What exactly is a stem cell transplant?
Stem cells are the body’s raw materials, the cells from which all specialized cells are generated. Under the appropriate conditions within the body or in a laboratory, stem cells divide to produce daughter cells. Doctors use stem cell transplants to treat people with life-threatening cancer or blood diseases caused by abnormal blood cells. A stem cell transplant assists your body in replacing those damaged blood cells with healthy or normal blood cells. Your doctor may use your healthy stem cells or donor stem cells if you receive a stem cell transplant.
What are the applications of stem cells?
Healthcare providers use stem cells to replace abnormal blood cells that cause leukemia, lymphoma, and testicular cancer. They also use stem cell transplants to treat various types of anemia. Receiving healthy stem cells may benefit some people with multiple sclerosis. Researchers are looking into using stem cell transplants to treat other autoimmune diseases.
What are the risk factors involved?
Stem cell transplantation is a complex treatment with a high risk of serious complications, which includes:
- Vomiting and nausea
- Fever and chills are symptoms of infection.
- Hair thinning
What can you expect prior to the stem cell transplant procedure?
If you’re a stem cell transplant candidate, your doctor will perform the following tests to make sure you can handle conditioning and transplantation side effects:
- Electrocardiogram (EKG): This test determines the rhythm of your heart.
- Echocardiogram: This test evaluates the pumping function of the heart.
- CT scan: This test generates three-dimensional images of your organs and tissues:
- Complete blood count (CBC): This test counts and analyses the cells in your blood. Your provider may also perform a liver function blood test or a kidney function blood test.
- Biopsy. If you have cancer, your provider may perform a biopsy to examine your cancerous cells for new changes and assess the likelihood that your cancer will return after your transplant.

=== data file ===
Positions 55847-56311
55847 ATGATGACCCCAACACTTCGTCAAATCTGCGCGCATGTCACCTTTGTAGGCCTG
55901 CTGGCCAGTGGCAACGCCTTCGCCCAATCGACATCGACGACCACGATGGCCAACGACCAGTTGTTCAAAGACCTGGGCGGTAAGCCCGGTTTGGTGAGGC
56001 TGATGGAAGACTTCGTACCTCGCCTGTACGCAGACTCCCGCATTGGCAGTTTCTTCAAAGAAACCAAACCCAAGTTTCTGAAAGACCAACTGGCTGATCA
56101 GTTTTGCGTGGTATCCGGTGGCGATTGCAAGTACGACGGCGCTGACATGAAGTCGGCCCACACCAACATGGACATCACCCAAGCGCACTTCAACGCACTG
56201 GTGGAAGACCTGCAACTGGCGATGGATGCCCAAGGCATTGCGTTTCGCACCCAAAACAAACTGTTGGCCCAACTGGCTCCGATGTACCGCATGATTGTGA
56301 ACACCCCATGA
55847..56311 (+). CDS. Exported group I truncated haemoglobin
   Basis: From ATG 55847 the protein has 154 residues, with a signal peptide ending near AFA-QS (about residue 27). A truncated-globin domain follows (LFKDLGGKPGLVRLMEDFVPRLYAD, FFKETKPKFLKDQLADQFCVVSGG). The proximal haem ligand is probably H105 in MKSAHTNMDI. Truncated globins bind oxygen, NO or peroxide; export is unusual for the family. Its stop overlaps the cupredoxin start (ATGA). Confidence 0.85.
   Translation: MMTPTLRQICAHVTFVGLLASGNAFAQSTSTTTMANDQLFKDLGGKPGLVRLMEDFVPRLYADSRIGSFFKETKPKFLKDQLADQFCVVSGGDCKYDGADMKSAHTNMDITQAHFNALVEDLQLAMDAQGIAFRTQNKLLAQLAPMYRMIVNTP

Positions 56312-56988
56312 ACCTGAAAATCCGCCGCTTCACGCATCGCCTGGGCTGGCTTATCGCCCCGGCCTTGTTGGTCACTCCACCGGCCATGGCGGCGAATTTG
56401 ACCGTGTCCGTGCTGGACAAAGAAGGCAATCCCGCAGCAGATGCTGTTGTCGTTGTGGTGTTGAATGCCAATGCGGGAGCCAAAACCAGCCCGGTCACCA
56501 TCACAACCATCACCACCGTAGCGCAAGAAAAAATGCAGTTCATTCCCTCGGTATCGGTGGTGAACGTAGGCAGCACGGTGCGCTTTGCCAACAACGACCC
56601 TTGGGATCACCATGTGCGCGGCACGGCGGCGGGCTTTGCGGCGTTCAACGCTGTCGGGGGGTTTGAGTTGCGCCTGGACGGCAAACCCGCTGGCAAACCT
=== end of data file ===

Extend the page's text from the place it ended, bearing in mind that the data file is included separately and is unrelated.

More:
Your provider may insert a central venous catheter (CVC) in a large upper chest vein before your blood tests. Providers use CVCs to draw blood and administer medication and fluids. CVCs eliminate repeated blood draws and intravenous tube insertions during transplantation.
What experiences you encounter during a stem cell transplant procedure?
If you are receiving your own stem cells, your providers will draw blood to extract healthy stem cells for transplant. To accomplish this, veins in both of your arms are connected to a cell separator machine. The machine draws blood from one arm, filters it, and then returns it through the other. This procedure is safe. Providers may need to take blood more than once to ensure enough stem cells to transplant. The actual transplant entails receiving your stem cells through your CVC.
What experiences you encounter after stem cell transplant procedure is done?
It will take time for your new stem cells to produce new blood cells. If you receive donor stem cells, your transplanted stem cells will replace unhealthy stem cells and start rebuilding your immune system. Engraftment is the term for this process. In either case, you may need to stay in or near the hospital for several months so that your healthcare providers can support your recovery and track your progress. Here’s what to expect following your stem cell transplant:
- Pre-treatment chemotherapy impairs your immune system’s ability to protect you from infections. To reduce that risk, you’ll be alone in a carefully cleaned room with minimal physical contact with other people.
- Following a transplant, some people experience nausea, vomiting, and diarrhea. Your doctors will give you pain relievers and fluids to replace what you’ve lost.
- If you receive donor cells, you will be given immunosuppressive medication to reduce the possibility of your body rejecting the donor cells.
- Blood transfusions may be required to replace red blood cells and platelets.